Building Context for Your Creative Work
Why do you make music? Write books? Make films? You might know, you might not. Either way, you do it for a specific reason. Maybe it’s to explore. Maybe it’s to affect other people. Maybe it’s to inject a little fun and excitement into your life.
That reason gives your creative work context. So does your interest in sharing what you do. If you share your work with your family, that’s context. If you share it with your friends and acquaintances, that’s context, too. If you share it with everyone you can, every chance you get, like an Energizer Bunny of sharing, that’s context, as well. And if you keep it to yourself? That is a context all its own.
Artists often begin their labors with thoughts like these:
1) “I will create things a lot of people can enjoy. I will provide a service to those people. That will make me successful.”
This is the populist context: make your potential audience as large as possible. Sounds logical, doesn’t it? You don’t want to exclude anybody, and if one person likes your familiar-sounding stuff, others probably will, too. The upside of this is fewer people will misunderstand you. The downside is that little, if anything, you do will stand out as special.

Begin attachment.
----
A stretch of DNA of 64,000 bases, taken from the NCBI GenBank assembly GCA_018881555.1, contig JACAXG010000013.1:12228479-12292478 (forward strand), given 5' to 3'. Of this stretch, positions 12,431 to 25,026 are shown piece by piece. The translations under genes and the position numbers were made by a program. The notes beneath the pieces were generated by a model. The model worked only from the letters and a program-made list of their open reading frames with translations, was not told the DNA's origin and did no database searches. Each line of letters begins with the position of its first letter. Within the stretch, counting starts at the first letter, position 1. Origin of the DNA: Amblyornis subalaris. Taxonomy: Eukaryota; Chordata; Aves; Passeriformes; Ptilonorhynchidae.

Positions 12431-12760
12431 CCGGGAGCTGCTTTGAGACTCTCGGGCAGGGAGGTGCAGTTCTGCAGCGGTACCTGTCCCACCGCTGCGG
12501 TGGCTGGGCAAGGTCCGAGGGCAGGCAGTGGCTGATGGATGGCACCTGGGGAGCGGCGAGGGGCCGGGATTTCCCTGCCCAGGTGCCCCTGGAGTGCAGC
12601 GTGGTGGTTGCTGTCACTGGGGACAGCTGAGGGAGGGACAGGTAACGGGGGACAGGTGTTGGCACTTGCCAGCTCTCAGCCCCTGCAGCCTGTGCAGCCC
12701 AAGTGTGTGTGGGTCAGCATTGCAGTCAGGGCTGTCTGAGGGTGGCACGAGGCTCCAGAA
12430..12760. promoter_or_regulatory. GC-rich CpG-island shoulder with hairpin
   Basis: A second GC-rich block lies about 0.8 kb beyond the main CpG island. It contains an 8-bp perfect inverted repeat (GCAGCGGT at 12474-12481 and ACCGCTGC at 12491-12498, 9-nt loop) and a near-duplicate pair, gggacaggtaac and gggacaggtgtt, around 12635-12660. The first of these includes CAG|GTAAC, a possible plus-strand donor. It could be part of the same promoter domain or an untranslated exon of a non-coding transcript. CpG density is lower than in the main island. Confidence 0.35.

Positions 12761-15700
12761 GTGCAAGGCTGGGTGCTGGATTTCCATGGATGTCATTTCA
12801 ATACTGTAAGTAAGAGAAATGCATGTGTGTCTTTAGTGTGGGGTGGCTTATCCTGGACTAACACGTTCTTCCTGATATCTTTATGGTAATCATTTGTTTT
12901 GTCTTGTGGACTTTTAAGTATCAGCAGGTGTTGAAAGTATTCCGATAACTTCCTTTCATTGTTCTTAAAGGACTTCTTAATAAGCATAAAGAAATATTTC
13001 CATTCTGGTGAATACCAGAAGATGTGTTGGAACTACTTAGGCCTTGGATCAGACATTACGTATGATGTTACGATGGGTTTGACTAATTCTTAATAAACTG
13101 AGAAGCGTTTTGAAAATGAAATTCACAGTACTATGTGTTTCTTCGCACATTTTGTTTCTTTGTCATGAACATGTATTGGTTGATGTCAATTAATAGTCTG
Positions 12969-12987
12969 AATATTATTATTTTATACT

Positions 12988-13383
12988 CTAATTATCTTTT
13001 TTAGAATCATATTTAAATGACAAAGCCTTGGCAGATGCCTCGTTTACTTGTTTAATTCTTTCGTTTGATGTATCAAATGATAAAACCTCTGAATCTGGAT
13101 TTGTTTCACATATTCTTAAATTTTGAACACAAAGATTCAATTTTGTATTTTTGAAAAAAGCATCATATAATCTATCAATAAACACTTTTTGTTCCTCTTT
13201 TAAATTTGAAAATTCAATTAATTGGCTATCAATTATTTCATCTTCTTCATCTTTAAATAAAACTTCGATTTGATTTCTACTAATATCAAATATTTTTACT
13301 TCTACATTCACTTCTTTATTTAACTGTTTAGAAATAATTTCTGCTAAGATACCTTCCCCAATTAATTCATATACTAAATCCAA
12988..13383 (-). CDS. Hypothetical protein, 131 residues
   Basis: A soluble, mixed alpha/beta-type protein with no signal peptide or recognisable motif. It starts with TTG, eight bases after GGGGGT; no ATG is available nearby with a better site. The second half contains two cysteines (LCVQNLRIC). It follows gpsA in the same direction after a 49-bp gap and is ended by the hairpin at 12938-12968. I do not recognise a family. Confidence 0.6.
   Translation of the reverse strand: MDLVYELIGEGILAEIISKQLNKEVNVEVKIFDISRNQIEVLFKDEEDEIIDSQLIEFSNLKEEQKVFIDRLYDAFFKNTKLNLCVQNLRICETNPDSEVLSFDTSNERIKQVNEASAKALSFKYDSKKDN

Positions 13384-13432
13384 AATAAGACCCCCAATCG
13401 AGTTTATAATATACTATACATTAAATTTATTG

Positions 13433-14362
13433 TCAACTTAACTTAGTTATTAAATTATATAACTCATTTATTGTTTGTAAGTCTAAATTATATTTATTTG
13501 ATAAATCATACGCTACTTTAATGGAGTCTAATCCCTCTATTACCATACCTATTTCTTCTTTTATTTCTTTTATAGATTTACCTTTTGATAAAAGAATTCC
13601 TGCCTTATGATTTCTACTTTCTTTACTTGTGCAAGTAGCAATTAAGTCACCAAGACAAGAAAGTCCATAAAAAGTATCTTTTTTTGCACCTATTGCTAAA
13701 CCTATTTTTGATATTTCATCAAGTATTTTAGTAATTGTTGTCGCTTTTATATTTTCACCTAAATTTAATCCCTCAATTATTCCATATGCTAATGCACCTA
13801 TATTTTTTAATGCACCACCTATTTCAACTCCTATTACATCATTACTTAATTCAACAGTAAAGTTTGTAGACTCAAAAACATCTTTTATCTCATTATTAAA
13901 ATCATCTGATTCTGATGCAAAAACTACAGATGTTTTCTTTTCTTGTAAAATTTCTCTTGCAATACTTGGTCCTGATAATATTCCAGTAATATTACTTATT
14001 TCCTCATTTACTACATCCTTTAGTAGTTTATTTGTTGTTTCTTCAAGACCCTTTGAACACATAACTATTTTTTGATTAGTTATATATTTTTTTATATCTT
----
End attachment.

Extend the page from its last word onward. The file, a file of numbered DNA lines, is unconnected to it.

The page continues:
Real-world populists: Maroon 5, Michael Bay.
2) “I will create distinctive things I enjoy. I will not worry about what others think of what I do. That will make me successful.”
This is the purist context: stay true to yourself and your work will have integrity. This, too, is logical. You don’t want to pander to an audience that cares less than you do, and as long you’re proud of your stuff, you’ll sleep fine. The upside of this is a harmony of intent and execution. The downside is that relatively few people beyond your immediate circle will relate to what you do.
Real-world purists: Nick Cave, Vincent Gallo.
3) “I will create distinctive things I enjoy for others who like what I do. I will make things just for them. That will make me successful.”
This is the pragmatic context: stay true to yourself and find others who care. This is especially logical. For every 100 people who might like your Maroon 5 impersonation, there are one or two who love that thing you do that no one else does. The upside of this is connecting with a small but loyal audience. The downside? Well, you might never have a Top 40 hit (not that you really wanted one, anyway).
Real-world pragmatists: Bon Iver, Paul Thomas Anderson.
Are you a populist? A purist? A pragmatist? Knowing shapes your relationship with your audience. If you want Maroon 5’s audience, mimic Maroon 5. If you want to stand apart from other artists, be stubbornly original. If you want to communicate with like minds, then do distinctive work — and help others to connect to it.
Your context is you — whether you’re aware of it or not.
Thinking about your own creative work? Drop us a line.
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